After languishing inside a closed and desolate ecosystem for nearly five years, NJ Internet poker players finally broke free from their virtual shackles at the beginning of this month – well, somewhat.
On May 1, WSOP.com and software provider 888 successfully linked player pools with sister sites in New Jersey, Nevada and Delaware, vastly increasing game selection overnight. The move is a long time coming, and while it won’t create traffic levels anywhere near those seen in online poker’s unregulated Wild West days, it offers a breath of fresh air for an industry which has been in decline for more than a year.
But not only did grinders get to face off against newfound opponents last week, they were also treated to announcements of exciting things to come, like bigger and juicier weekly tournaments and chances to win WSOP bracelets from the comfort of home.
While all the attention and buzz has been a boon for WSOP, it represents potential doom for the state’s other online poker operators, which are likely looking on with a mix of envy and horror.
So what are they doing in response? As it turns out, not that much.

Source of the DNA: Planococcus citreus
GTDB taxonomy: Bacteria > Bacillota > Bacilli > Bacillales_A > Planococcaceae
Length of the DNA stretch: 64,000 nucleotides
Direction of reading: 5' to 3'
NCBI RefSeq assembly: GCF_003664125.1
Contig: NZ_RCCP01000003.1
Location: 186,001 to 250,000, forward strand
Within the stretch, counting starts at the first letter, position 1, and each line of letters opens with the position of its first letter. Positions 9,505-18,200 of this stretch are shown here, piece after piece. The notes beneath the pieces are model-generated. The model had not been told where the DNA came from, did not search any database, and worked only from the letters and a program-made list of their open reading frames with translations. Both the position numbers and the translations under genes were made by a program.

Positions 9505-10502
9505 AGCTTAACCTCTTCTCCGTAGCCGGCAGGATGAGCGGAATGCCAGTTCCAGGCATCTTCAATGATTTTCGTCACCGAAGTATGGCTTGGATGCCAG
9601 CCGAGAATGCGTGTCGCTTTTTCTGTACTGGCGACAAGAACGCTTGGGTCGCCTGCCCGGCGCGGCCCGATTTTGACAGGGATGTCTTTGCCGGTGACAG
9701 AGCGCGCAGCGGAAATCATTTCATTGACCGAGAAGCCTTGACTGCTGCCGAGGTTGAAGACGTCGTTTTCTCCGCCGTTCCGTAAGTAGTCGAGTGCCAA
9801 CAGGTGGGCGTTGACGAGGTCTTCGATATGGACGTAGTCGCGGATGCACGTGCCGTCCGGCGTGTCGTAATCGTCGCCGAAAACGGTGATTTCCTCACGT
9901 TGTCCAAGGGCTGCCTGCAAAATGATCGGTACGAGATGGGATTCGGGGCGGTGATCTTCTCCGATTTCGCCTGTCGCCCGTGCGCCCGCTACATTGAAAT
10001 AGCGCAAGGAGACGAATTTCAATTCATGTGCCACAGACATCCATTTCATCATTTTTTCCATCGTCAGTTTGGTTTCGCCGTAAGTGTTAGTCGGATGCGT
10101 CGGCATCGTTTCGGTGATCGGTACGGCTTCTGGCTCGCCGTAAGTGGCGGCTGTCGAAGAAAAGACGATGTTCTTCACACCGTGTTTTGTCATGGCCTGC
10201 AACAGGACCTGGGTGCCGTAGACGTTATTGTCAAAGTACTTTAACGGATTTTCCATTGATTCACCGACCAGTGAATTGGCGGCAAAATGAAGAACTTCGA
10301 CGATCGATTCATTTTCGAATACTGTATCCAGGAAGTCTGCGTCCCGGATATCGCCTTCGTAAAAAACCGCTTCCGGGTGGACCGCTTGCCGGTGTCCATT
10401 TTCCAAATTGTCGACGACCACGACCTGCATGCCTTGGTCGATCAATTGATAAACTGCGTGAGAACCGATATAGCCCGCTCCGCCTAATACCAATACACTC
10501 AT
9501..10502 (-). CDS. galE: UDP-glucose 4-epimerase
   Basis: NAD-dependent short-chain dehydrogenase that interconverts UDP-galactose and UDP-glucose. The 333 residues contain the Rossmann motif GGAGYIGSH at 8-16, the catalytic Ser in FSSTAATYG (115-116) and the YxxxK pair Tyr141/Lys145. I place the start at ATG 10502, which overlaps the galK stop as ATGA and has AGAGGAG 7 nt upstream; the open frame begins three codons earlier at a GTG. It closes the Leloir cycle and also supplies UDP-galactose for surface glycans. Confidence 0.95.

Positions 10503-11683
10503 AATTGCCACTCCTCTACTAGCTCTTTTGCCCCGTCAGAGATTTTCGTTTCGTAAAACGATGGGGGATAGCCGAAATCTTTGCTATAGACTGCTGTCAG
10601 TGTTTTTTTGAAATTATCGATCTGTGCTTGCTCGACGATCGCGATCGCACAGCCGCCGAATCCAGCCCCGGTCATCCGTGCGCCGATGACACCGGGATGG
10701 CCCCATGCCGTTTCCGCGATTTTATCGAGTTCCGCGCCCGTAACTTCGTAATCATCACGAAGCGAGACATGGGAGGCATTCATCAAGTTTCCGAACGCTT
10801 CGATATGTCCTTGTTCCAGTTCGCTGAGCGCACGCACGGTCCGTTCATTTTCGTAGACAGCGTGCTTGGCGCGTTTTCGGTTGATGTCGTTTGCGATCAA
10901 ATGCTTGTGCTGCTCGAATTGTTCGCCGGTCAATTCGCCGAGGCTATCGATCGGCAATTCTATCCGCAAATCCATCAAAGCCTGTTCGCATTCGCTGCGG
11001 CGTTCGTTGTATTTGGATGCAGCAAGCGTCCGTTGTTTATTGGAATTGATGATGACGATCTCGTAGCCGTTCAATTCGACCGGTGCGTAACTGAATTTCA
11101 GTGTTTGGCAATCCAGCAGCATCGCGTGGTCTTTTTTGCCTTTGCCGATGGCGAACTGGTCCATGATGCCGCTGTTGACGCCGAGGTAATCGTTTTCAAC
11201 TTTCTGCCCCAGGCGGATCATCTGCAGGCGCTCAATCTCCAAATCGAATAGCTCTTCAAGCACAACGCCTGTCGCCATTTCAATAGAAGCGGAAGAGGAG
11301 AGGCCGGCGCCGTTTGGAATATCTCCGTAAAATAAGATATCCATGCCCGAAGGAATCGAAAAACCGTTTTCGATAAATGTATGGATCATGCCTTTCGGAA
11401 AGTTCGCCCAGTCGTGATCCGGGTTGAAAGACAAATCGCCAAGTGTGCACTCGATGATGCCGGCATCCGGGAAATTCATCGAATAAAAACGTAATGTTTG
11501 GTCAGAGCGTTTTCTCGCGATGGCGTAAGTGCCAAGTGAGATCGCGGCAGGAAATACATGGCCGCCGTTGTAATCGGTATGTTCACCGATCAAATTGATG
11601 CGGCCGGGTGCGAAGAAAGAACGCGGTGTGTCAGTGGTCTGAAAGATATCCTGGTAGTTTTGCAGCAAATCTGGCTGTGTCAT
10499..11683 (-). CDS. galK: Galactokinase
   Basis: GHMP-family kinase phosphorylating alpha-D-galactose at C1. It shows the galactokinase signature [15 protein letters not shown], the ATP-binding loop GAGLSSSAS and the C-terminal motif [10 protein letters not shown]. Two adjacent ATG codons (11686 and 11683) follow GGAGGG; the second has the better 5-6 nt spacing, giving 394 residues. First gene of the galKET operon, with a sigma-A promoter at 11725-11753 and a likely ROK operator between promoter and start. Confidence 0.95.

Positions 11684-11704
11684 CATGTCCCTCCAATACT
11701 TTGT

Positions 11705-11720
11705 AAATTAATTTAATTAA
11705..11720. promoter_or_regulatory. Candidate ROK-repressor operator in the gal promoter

Same old, same old
You might think that facing an existential threat like shared liquidity might drive WSOP’s competitors to at least attempt to up their game, but from the looks of it, most haven’t bothered.
A cursory look at Borgata Poker reveals that, even though the company has recently slapped a fresh coat of paint on its site, it hasn’t really gone out of its way to offer players anything out of the norm. There are a pair of leaderboard promotions in effect, but these are nothing new for the operator. The site’s The Grind promotion is also running during the month, but that rolled out long before the new WSOP.com interstate link went live.
Party Poker and playMGM, both networked with Borgata, are offering the same Sit & Go leaderboard promo, with Party also advertising its normal weekly reload in addition. Pala Poker, the lowest-trafficked NJ online poker site also continues with its regularly scheduled programming, that is to say, mostly static.
The only site seemingly trying to make an effort is PokerStars, which may be feeling the most heat from the new tri-state liquidity agreement. Before May it had mostly run neck and neck with WSOP/888 in terms of average cash game players, but has now been left in the dust. Currently locked out of both Nevada and Delaware, Stars is unable to connect with sites in other states, although this could change when the Pennsylvania market goes live later this year.
Unlike its peers, it has at least done something over the past few days, offering up a 200% reload bonus up to $1,000. In addition, it has relaunched a promo called CardMatch, a minigame appearing on Zoom tables which can reward special prizes.
Admittedly, the match bonus offer is sort of a big deal for PokerStars. The operator has avoided promotions that don’t require some ridiculous luck element like the plague of late. So for it to give away $1k per $500 deposited is significant, especially at a generous 27% rakeback rate. But it’s just one promotion.